A reflection on the three readings which the lectionary selects for this Sunday (Isaiah 43.1-7; Acts 8.14-17; Luke 3.15-17, 21-22) is offered by the Rev David Waller, the Anglican Chaplain for Mallorca based in Palma. David also acts as Area Dean for part of the Archdeaconry of Gibraltar.
I relish the idea that Christmas is one of the shortest liturgical seasons in the Church’s calendar. This is not because I’m a Scrooge at heart but because it allows Epiphany to sound the starting pistol for the life of faith and for the mission of the Church. There is a real sense of taking the anticipation, delight and awe of Christmas and then it’s as if God saying to us ‘well don’t just stand there, do something!’
There is an inherent undercurrent of effervescent excitement to Epiphany, if I can put it that way! These readings all tell us of the energy that is released as the people of God grasp at the astounding thought that they are called by God, who then equips them for what is to come.
So Second Isaiah tells of the restoration of God’s people. Following the destruction of the Temple in 587 BC by the Babylonians and subsequent exile, the people of Judah are now encouraged to return to their home. God works through the good offices of Cyrus the Persian king who has overcome the Babylonians and who offers this restoration to God’s people. Among the many themes of the Isaiah reading for this Sunday we might focus on verses 1 and 2a where the collective calling of God’s people is reaffirmed through allusion to water; the Exodus at the waters of the Red Sea and perhaps the entry into the promised land through the waters of the Jordan. In all of this God’s chosen people belong to God – ‘you are mine’ – and even though they pass through waters, (often a sign of chaos and uncertainty in the Bible) they shall not be ‘overwhelmed’. All of this, to jump to the last verse, is because God has made us for himself and our destiny and creation is interwoven with our giving glory to God, in how we live a full human life.
In the reading from Acts it is worth recalling the animosity that existed between inhabitants of Judaea and those living in Samaria – that the Samaritans were not quite ‘proper’ somehow. Hence the radical story of the Good Samaritan that Jesus tells to show the boundary crossing nature of God’s love. Here Peter and John travel to Samaria where someone else has already told the people there of Jesus Christ and baptised them. If I can speculate a little here, it’s as if the Samaritans knew the name of Jesus, maybe having been told of the account of his life and actions, but had not yet received his spirit. Peter and John show them that in receiving Jesus Christ it is a matter of more than just knowledge or understanding, it’s about nothing less than life transformed! I realise that I say this from a twenty-first century viewpoint where the mission of the church is to call people to depth of understanding in faith rather than settling for a slightly objective understanding of Christ as simply one more consumer choice! Faith in Christ calls on the whole person, within the context of their community, to be transformed.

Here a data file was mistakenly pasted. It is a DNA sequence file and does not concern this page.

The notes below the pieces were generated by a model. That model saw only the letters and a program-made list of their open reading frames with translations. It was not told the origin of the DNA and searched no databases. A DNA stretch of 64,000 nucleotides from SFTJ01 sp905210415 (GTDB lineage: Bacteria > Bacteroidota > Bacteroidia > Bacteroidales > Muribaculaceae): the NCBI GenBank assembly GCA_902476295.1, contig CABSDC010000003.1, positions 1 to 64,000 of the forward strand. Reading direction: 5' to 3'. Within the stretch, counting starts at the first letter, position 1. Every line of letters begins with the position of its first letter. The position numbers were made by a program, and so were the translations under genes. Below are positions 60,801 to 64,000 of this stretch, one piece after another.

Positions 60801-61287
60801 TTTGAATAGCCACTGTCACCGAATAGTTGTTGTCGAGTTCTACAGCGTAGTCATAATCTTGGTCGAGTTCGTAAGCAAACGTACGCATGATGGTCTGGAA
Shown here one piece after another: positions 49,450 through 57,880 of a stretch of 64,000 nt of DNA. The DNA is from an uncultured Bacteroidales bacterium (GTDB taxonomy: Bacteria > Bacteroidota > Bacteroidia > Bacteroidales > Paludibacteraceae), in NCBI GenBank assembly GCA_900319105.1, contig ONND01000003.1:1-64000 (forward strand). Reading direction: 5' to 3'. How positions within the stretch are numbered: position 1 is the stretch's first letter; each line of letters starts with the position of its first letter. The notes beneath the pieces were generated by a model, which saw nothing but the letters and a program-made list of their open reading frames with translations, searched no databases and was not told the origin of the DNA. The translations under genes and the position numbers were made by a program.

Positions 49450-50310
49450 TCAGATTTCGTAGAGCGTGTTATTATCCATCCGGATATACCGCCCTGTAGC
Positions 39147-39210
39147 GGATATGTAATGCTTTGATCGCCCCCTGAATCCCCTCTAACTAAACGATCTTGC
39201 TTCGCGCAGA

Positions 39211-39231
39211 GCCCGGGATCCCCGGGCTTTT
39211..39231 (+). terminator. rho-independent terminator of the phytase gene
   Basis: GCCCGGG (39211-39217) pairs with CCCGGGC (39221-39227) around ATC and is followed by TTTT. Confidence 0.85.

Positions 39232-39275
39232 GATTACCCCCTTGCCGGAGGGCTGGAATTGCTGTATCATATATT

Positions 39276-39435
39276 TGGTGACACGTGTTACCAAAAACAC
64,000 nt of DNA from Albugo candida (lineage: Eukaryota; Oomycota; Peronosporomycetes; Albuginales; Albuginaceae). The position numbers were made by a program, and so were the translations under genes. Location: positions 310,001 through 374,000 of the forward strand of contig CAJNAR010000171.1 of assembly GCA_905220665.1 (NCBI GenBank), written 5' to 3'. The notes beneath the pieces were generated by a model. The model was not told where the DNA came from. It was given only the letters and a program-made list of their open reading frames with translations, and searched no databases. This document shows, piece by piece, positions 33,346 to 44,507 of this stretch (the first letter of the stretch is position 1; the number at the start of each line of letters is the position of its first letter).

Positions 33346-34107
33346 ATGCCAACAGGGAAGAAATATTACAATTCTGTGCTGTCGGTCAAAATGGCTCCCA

In Luke’s Gospel we hear the passage where John the Baptist rightly points us to Jesus to be the recipient of our expectations. In doing this John also exemplifies the self-emptying ministry of serving others that Jesus will reveal fully in his life and on the cross. This is the life that in God’s good time we are all called to emulate as followers of The Way, the way of Jesus Christ.
Traditional site of Jesus’ baptism in the Jordan: photo taken by Ben O’Neill on recent pilgrimage to the Holy Land by those participating in the diocesan CEMES programme.
I resonate very much with that question of John in the Gospels about who should be baptising whom on this occasion! I guess we all feel that it is Jesus himself who gives us his gifts of his spirit in order to live out the Christian life. But here Jesus is baptised by John. The gift we receive here is the understanding that God shows us what to do. That if Jesus himself is subject to this ritual showing that he is changed, and turned towards God, then that is the path for us to follow too. It is the essence of a suggestion that if we turn to Christ; if we repent of our sins; if we reject evil, then we too may hear those words whispered in our ear, in our minds, our soul – ‘you are my child, my beloved, with you I am well pleased.’ How could we then not respond? Epiphany!